What is the Glycemic Index and Glycemic Load?

 

 

Do you know the difference between the glycemic index and the glycemic load? Does it matter?

 

Both begin with "glycemic", which means that they both have to do with sugars and carbs. Not only how much sugar is in foods, but more importantly, how it affects your blood sugar levels.

 

In general, diets that are high on the glycemic index (GI) and high in glycemic load (GL), tend to increase the risk of diabetes and heart disease.

 

Starches, like those in potatoes, rice or wheat, are digested into simple sugar molecules, mostly glucose; this is because starch is simple a bunch of glucose units linked together in a complex manner. Digestive enzymes in the small intestine break those bonds so that the sugars become free and can be absorbed through the gut. Once in the bloodstream, then those sugars affect your body the same way that eating sugary foods like honey or candies do.

 

 

Glycemic Index (“how fast”)

 

The most common of the two terms is “glycemic index” (GI).

 

As the name suggests, it "indexes" (or compares) the effect that different foods have on your blood sugar level. Then each food is given a score from 0 (no effect on blood sugar) to 100 (big effect on blood sugar). Foods that cause a fast increase in blood sugar have a high GI. That is because the sugar in them is quickly processed by your digestive system and absorbed into your blood. They cause a “spike” in your blood sugar.

 

So, you can probably guess that pure glucose is given a GI rating of 100. On the other hand, chickpeas are right down there at a GI of 10.

 

Regarding GI: low is anything under 55; moderate is 55-69, and 70+ is considered a high GI food.

 

Remember, this is a measure of how fast a carbohydrate containing food is digested and raised your blood sugar. It's not a measure of the sugar content of the food.

 

How the carbohydrates in food affect your blood sugar level depend on other components of the food. Things like fiber and protein can slow the release of sugar into the bloodstream, and this can make even a high-sugar food, low on the GI scale.

 

So, lower GI foods are better at keeping your blood sugar levels stable because they don't increase your blood sugar level as fast.

 

Can you guess which food has a GI of higher than 100? Think of something super-starchy... For example, white potatoes have a GI of 111.

 

 

Glycemic Load (“how much”)

 

The glycemic load is different.

 

Glycemic load (GL) doesn’t take into account how quickly your blood sugar “spikes”, but it looks at how high that spike is. Basically, how much the food actually increases your blood sugar.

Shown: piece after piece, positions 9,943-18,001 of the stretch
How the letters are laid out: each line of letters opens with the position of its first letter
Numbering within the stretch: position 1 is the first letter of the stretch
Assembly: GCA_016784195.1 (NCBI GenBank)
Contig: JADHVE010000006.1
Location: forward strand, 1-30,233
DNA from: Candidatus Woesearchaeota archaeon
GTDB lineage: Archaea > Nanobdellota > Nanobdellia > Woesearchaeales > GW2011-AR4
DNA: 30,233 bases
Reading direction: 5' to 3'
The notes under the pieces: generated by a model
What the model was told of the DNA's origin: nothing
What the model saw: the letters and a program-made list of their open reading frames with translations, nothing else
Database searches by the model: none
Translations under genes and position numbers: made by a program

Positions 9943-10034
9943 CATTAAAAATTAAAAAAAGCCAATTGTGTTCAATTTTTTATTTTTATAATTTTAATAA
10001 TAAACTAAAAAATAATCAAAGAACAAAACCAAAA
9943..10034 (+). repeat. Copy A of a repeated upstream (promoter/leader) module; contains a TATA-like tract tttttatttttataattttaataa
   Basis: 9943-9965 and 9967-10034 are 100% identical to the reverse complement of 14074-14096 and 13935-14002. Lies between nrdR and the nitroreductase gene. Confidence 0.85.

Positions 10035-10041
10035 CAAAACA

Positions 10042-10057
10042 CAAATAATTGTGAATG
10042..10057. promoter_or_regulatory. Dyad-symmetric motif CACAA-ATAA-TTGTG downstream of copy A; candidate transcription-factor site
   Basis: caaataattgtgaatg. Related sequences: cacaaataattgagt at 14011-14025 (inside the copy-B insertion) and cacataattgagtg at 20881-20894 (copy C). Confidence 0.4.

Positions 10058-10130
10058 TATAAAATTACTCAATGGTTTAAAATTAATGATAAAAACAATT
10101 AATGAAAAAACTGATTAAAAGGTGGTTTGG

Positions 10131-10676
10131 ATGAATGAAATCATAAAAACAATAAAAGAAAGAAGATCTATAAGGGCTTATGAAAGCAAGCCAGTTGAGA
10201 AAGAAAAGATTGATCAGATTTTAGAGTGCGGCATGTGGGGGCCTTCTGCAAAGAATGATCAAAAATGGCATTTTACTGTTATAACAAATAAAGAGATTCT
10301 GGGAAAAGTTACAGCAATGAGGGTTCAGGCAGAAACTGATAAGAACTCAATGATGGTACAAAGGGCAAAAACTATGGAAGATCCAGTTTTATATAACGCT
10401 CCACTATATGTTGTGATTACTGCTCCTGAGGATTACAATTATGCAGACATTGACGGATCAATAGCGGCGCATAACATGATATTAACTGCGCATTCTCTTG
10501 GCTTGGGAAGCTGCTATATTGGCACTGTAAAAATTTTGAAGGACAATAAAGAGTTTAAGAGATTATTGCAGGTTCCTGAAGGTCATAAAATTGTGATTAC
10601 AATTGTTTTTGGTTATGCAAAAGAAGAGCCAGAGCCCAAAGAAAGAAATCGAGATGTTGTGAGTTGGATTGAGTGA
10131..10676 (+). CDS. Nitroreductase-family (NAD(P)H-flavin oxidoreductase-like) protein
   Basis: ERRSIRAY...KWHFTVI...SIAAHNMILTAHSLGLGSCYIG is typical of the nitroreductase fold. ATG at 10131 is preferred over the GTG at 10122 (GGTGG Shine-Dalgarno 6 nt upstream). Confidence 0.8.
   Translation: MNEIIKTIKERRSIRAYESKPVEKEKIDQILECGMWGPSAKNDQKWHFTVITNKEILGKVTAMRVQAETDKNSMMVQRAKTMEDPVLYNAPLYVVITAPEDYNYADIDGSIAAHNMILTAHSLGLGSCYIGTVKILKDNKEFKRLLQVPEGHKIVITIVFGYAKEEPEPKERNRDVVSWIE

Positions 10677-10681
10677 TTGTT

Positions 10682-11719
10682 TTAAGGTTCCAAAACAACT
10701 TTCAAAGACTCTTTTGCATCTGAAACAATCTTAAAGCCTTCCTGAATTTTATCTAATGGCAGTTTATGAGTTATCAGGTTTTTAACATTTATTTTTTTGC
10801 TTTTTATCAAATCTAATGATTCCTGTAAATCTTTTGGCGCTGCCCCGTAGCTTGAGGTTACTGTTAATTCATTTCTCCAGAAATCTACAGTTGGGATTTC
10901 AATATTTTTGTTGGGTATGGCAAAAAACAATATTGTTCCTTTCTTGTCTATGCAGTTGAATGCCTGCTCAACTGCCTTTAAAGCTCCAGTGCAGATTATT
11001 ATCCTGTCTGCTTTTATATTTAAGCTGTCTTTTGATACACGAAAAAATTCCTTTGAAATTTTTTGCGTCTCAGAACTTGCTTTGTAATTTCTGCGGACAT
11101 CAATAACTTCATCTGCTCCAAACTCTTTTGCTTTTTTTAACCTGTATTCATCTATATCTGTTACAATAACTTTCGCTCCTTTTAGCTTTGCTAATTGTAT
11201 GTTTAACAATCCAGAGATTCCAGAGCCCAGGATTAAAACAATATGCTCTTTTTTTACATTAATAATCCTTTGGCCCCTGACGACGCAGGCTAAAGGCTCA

GL depends on two things. First, how much sugar is actually in the food. Second, how much of the food is typically eaten.

 

Low GL would be up to 10, moderate GL would be 11-19, and high GL would 20+.

 

 

GI vs. GL: which one to use?

 

So, let’s compare average (120 g) servings of bananas and oranges. A banana (GI=48) and an orange (GI=45) have almost the same glycemic index; this means they both raise your blood sugar in about the same amount of time. But, the average banana (GL=11) raises the blood sugar twice as high as the orange (GL=5) does. So, it contains more overall sugar than the same amount (120 g) of orange.

 

Of course, this is all relative. A GL of 11 is not high at all. So be assured that you can keep eating whole fruits!

 

In brief, the GI is the response to ingesting 50g of carbohydrate from a source, while the Gl is the GI weighted by the amount of food in one serving. In the table below are values for several sources of carbohydrates in the diet.

 

 

 

What does this all mean for your health?

 

Certain people should be aware of the effects that foods have on their blood sugar. People who have diabetes or pre-diabetes conditions like insulin resistance need to be aware of the glycemic index and glycemic load of foods they are eating regularly.

 

The GI and GL are just two factors to consider when it comes to blood sugar. Some high GI foods are pretty good for you but if you want to reduce the impact on your blood sugar, have them with a high-fiber or high-protein food.

 

If you have blood sugar imbalances or diabetes, you should probably be aware of the GI and GL of your food. If you are at risk of diabetes or heart disease, you might try swapping out some higher GI/GL foods and replacing with lower GI/GL foods.

 

Understanding the proper timing and portioning of each types of carbohydrates - vegetables, fruits, beans and legumes, grains and cereals - for your own body and how you are metabolizing these sources of carbs takes trial and error. Doing so under the guidance of an expert that can provide you with specific steps and an external point of view might be what you need! Connect with me if you want help!

 

 

References

 

http://www.health.harvard.edu/diseases-and-conditions/glycemic_index_and_glycemic_load_for_100_foods

 

http://lpi.oregonstate.edu/mic/food-beverages/glycemic-index-glycemic-load

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